Anansi Boys (Neil Gaiman)   Fat Charlie Nancy’s normal life ended the moment his father dropped dead on a Florida karaoke stage. Charlie didn’t know his dad was a god, and he never knew he had a brother. Now brother Spider is about to make Fat Charlie’s life more interesting and more dangerous. Alex Awards 2006


Einstein: His Life and Universe (Walter Isaacson) The life of Einstein, the man and celebrated scientist, is explored, including some of the contradictions inherent in Einstein’s personal beliefs.

Gil’s All Fright Diner (A. Lee Martinez) Vampire Earl and Werewolf Duke stop at a diner in the desert town of Rockwood, Texas, where they help Loretta dispose of her zombie problem and agree to stay on to help the town with its other supernatural issues. Alex Awards 2006


One Day in the Life of Ivan Denisovich (Alexander Solzhenitsyn) Although innocent of any crime, Ivan Denisovich Shukhov is convicted of treason and sentenced to serve ten years in a Soviet work camp in Siberia.


The Grapes of Wrath (John Steinbeck) First published 1939. Forced out of their home in the Oklahoma Dust Bowl by economic desperation, a family of Okie farmers drives west to California in search of work as migrant fruit pickers. Pulitzer Prize for Fiction 1940.


The Art of War (Sun Tzu) Twenty-five hundred years ago, Sun Tzu wrote this classic book of military strategy based on Chinese warfare and military thought. Since that time, all levels of military have used the teachings of Sun Tzu, and most civilizations have adapted these teachings for use in politics, business and everyday life.


Invisible Man (Ralph Ellison) A black man’s search for himself as an individual and as a member of his race and his society.


One Flew Over the Cuckoo’s Nest (Ken Kesey) McMurphy, a criminal who feigns insanity, is admitted to a mental hospital where he challenges the autocratic authority of the head nurse.


Charles Kuralt’s America (Charles Kuralt) This is an exciting journey from one corner of America to the other, where you start your adventure in the uniqueness of New Orleans. Areas sampled along the way vary from the seacoasts of Maine and California to the mountains of North Carolina and the vibrant streets of New York. The reader discovers the warmth and beauty of our nation as shown in the diversity of people and activities that Kuralt revels in during his magical year.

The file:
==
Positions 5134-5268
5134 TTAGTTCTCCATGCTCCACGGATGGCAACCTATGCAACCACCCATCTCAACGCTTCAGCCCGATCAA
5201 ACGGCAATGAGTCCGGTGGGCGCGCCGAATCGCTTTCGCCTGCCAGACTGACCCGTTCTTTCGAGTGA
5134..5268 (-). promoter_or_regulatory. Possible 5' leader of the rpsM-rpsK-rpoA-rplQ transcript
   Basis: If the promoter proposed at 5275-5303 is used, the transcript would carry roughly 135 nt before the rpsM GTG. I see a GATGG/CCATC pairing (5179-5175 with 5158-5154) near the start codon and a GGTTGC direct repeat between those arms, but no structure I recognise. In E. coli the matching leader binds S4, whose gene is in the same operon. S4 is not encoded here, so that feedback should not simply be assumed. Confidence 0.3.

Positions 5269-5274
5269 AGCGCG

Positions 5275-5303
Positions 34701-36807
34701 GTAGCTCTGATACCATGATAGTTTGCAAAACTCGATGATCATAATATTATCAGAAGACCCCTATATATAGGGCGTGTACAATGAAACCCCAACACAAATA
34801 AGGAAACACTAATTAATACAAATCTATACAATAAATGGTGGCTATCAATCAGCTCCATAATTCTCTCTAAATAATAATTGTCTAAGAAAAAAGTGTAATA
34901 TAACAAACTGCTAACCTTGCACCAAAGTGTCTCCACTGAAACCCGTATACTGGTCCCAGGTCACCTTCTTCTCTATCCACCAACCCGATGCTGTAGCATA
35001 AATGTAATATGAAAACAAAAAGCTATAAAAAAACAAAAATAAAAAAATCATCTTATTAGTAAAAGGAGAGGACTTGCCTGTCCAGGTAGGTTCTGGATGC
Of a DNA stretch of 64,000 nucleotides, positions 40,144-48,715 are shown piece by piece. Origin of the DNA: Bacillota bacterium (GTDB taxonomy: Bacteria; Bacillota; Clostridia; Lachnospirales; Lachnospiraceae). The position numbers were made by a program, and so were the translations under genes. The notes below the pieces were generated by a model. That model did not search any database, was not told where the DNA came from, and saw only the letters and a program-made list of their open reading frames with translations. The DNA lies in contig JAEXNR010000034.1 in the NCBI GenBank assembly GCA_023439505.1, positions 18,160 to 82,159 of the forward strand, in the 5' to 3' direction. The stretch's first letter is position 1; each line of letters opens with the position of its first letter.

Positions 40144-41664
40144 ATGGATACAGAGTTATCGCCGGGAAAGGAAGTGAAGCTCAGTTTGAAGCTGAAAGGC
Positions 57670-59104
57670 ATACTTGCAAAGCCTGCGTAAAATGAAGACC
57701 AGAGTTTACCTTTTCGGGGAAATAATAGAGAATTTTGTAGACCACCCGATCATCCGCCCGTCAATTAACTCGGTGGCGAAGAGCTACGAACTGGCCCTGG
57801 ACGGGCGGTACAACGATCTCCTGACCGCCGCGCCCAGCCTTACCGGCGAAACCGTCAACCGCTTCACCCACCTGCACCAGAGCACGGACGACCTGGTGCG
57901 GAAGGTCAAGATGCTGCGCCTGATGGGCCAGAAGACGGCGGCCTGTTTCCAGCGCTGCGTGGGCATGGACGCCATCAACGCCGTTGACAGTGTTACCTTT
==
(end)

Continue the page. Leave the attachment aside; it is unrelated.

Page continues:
The Natural (Bernard Malamud) A supremely outstanding baseball player is not supremely outstanding off the field and ends up having a lot of problems because of his stardom and his inability to cope with that.


A Game of Thrones (George R. R. Martin) The story of two families and their struggle to control the Iron Throne dominates the foreground; in the background is a huge, ancient wall marking the northern border, beyond which barbarians, ice vampires, and direwolves menace the south as years-long winter advances. Abroad, a dragon princess lives among horse nomads and dreams of fiery re-conquest. There is much bloodshed, cruelty, and death, but fantasy fans will enjoy this book. [A Song of Ice and Fire, Book 1.]


The Bonesetter’s Daughter: A Novel (Amy Tan) This book explores the deeply complex relationship between Ruth Young, a ghostwriter of self-help books, and her mother, LuLing. Realizing she is having problems with her memory long before her daughter suspects it, Luling painstakingly writes the facts of her life as best she remembers it, so that her story doesn’t die with her failing memory.


The Blind Side (Michael Lewis) Here we have an encouraging story of a young black boy who really has nothing in his life but his athletic ability. We have a good family that certainly does not need to exploit the boy. So they did what we all should want to do if our situations allowed, take the boy in and help. But the story is not just about that; it covers the evolution of football, these last thirty to forty years as marquee quarterbacks, or productive west-coast offense systems come into play.